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How to manage Linux passwords with the pass command

The pass command empowers you to take full control of your password management tasks on Linux.
How to manage Linux passwords with the pass command

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Password management has become a hot topic within the last decade. A quick Google search unveils various options for selecting the tool that will safeguard the strings that unlock your personal information. Some of these applications simply run on your computer and store your passwords offline in an encrypted format.
Others are more feature-rich, offering online synchronization with multiple devices, password sharing, two-factor authentication (2FA), and more. With some of these services, the simplicity of password management has been lost amongst the ocean of features that are on offer. Not only that, but through the convenience of the online vaults that many of these services offer, you are losing some control over your data as your credentials are synchronized with servers outside your control.

There is an alternative available that provides simplicity and gives you full control over your credentials. It can provide many of the same features that you will get from a paid service, while still maintaining its simplicity. It is open source and is written by the same author who created Wireguard, which received high praise from Linus Torvalds before it was fast-tracked into the Linux kernel. This alternative is called pass which is also known as password-store.

[ You might also enjoy: Managing Linux users with the passwd command ]

Password management should be simple and follow Unix philosophy. With pass, each password lives inside of a gpg encrypted file whose filename is the title of the website or resource that requires the password. These encrypted files may be organized into meaningful folder hierarchies, copied from computer to computer, and, in general, manipulated using standard command line file management utilities. --Pass: The Standard Unix Password Manager

Why use password-store?

  • It is open source
  • It is simple to use
  • It is well documented
  • It is CLI based, but there are GUI extensions available
  • It is encrypted with GnuPG to a level of your choosing
  • It is entirely under your control. Passwords do not sync to third-party servers
  • Your password store can remain on your system only, or you can sync it with a private Git repo of your choosing (strongly recommended)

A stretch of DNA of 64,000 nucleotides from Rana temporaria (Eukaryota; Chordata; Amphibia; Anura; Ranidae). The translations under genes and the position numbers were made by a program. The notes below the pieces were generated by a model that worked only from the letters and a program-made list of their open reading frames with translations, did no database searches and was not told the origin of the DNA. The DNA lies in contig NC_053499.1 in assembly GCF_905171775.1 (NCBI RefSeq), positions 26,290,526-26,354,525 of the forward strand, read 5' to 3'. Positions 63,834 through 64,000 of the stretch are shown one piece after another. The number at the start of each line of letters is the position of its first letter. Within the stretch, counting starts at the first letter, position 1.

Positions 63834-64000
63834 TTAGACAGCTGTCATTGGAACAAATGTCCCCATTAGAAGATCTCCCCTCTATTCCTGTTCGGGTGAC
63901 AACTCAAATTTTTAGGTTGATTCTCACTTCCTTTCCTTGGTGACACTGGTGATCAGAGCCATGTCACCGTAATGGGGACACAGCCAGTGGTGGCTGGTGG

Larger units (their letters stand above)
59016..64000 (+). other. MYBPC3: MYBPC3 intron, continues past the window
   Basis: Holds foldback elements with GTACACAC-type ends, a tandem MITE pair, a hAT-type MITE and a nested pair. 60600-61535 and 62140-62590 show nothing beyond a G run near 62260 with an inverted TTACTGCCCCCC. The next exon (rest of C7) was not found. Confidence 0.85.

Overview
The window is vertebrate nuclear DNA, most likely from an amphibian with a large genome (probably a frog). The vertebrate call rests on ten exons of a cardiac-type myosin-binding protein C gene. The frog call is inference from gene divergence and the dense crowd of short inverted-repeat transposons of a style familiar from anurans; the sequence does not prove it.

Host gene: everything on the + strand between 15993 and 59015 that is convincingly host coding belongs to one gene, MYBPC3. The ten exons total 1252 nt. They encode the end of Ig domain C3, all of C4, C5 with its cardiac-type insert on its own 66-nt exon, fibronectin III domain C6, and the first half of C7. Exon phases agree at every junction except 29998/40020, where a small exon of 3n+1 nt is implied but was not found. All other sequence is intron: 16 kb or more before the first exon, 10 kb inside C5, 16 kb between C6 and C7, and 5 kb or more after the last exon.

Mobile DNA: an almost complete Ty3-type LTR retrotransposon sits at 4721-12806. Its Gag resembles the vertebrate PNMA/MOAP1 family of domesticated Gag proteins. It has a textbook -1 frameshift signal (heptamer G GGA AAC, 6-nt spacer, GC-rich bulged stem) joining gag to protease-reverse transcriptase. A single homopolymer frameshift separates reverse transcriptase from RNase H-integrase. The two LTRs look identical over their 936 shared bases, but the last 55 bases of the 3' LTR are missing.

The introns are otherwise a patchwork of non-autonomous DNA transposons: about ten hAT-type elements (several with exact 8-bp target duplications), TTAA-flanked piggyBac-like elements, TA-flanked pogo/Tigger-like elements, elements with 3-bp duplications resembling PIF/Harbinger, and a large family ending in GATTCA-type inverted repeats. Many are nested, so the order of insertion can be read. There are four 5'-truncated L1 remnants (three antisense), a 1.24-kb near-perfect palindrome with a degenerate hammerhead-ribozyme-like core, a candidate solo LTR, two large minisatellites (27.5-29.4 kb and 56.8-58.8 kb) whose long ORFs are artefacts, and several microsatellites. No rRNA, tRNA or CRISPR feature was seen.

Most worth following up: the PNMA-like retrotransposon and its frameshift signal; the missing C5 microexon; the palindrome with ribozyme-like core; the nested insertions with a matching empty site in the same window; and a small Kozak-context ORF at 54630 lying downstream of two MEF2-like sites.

1. Install pass:

$ sudo dnf install pass 

2. If you don't already have a GPG keypair, you will need to create one:

$ gpg2 --full-generate-key

Select option 1 (RSA and RSA) for the key type.

Please select what kind of key you want:

   (1) RSA and RSA (default)
   (2) DSA and Elgamal
   (3) DSA (sign only)
   (4) RSA (sign only)

Your selection? 1

Select your desired keysize. In this example, choose 4096:

RSA keys may be between 1024 and 4096 bits long.
What keysize do you want? (2048) 4096
Requested keysize is 4096 bits

Please specify how long the key should be valid.

        0 = key does not expire
      <n>  = key expires in n days
      <n>w = key expires in n weeks
      <n>m = key expires in n months
      <n>y = key expires in n years

Now choose how long you want the key to be valid for, in this example choose two years:

Key is valid for? (0) 2y
Key expires at Sat 18 Mar 2023 15:03:38 CET
Is this correct? (y/N) y

Input your full name, e-mail address and then confirm with 'O' when prompted.

GnuPG needs to construct a user ID to identify your key.

Real name: John Doe
Email address:
You selected this USER-ID:
    "John Doe <>"

Change (N)ame, (C)omment, (E)mail or (O)kay/(Q)uit? O

One of the last steps of the GPG creation process is to set your password. Be sure to use a strong password containing uppercase, lowercase, and symbols. This will be your master password to unlock your pass datastore.

3. Now that your GPG key is created you'll need to list your keys and take note of the secret (sec) key ID:

$ gpg2 --list-secret-keys --keyid-format LONG

sec   4096R/AAAA2222CCCC4444 2021-03-18 [expires: 2023-03-18] uid         John Doe <>

4. With your GPG key ID you can now initiate your pass datastore:

$ pass init 'AAAA2222CCCC4444'

mkdir: created directory ‘/home/myhome/.password-store’ Password store initialized for AAAA2222CCCC4444.

5. You can now generate and fetch passwords from the RSA4096-encrypted password store. To generate a new password (-c copies to clipboard after creation and 21 specifies a password with a 21-character length):